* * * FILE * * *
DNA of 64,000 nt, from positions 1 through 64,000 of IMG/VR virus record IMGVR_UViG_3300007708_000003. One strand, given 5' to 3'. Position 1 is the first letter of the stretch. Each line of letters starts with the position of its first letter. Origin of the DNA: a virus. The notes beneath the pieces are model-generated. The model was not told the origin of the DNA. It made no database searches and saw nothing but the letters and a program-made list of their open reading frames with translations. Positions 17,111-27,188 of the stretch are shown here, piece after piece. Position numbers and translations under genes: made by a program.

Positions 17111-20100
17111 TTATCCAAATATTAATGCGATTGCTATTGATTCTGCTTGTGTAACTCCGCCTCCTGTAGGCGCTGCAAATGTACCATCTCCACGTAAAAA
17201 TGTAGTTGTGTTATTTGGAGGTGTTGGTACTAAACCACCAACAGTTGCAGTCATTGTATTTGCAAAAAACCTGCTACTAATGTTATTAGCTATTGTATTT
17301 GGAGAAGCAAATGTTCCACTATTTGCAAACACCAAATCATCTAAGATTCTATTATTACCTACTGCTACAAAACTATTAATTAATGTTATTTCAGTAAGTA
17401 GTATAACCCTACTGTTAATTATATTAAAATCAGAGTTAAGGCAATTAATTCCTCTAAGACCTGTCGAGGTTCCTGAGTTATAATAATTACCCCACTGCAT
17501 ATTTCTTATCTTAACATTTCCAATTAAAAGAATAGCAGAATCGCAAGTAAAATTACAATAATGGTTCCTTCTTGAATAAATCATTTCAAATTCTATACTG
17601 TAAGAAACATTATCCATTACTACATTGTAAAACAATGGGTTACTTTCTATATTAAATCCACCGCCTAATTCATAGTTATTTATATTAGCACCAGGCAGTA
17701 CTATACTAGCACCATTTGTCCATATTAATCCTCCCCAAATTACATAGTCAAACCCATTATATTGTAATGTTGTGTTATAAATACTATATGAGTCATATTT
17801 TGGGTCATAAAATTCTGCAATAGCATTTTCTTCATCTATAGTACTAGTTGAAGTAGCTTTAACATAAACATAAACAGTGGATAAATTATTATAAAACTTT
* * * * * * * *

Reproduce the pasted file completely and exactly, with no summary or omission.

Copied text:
DNA of 64,000 nt, from positions 1 through 64,000 of IMG/VR virus record IMGVR_UViG_3300007708_000003. One strand, given 5' to 3'. Position 1 is the first letter of the stretch. Each line of letters starts with the position of its first letter. Origin of the DNA: a virus. The notes beneath the pieces are model-generated. The model was not told the origin of the DNA. It made no database searches and saw nothing but the letters and a program-made list of their open reading frames with translations. Positions 17,111-27,188 of the stretch are shown here, piece after piece. Position numbers and translations under genes: made by a program.

Positions 17111-20100
17111 TTATCCAAATATTAATGCGATTGCTATTGATTCTGCTTGTGTAACTCCGCCTCCTGTAGGCGCTGCAAATGTACCATCTCCACGTAAAAA
17201 TGTAGTTGTGTTATTTGGAGGTGTTGGTACTAAACCACCAACAGTTGCAGTCATTGTATTTGCAAAAAACCTGCTACTAATGTTATTAGCTATTGTATTT
17301 GGAGAAGCAAATGTTCCACTATTTGCAAACACCAAATCATCTAAGATTCTATTATTACCTACTGCTACAAAACTATTAATTAATGTTATTTCAGTAAGTA
17401 GTATAACCCTACTGTTAATTATATTAAAATCAGAGTTAAGGCAATTAATTCCTCTAAGACCTGTCGAGGTTCCTGAGTTATAATAATTACCCCACTGCAT
17501 ATTTCTTATCTTAACATTTCCAATTAAAAGAATAGCAGAATCGCAAGTAAAATTACAATAATGGTTCCTTCTTGAATAAATCATTTCAAATTCTATACTG
17601 TAAGAAACATTATCCATTACTACATTGTAAAACAATGGGTTACTTTCTATATTAAATCCACCGCCTAATTCATAGTTATTTATATTAGCACCAGGCAGTA
17701 CTATACTAGCACCATTTGTCCATATTAATCCTCCCCAAATTACATAGTCAAACCCATTATATTGTAATGTTGTGTTATAAATACTATATGAGTCATATTT
17801 TGGGTCATAAAATTCTGCAATAGCATTTTCTTCATCTATAGTACTAGTTGAAGTAGCTTTAACATAAACATAAACAGTGGATAAATTATTATAAAACTTT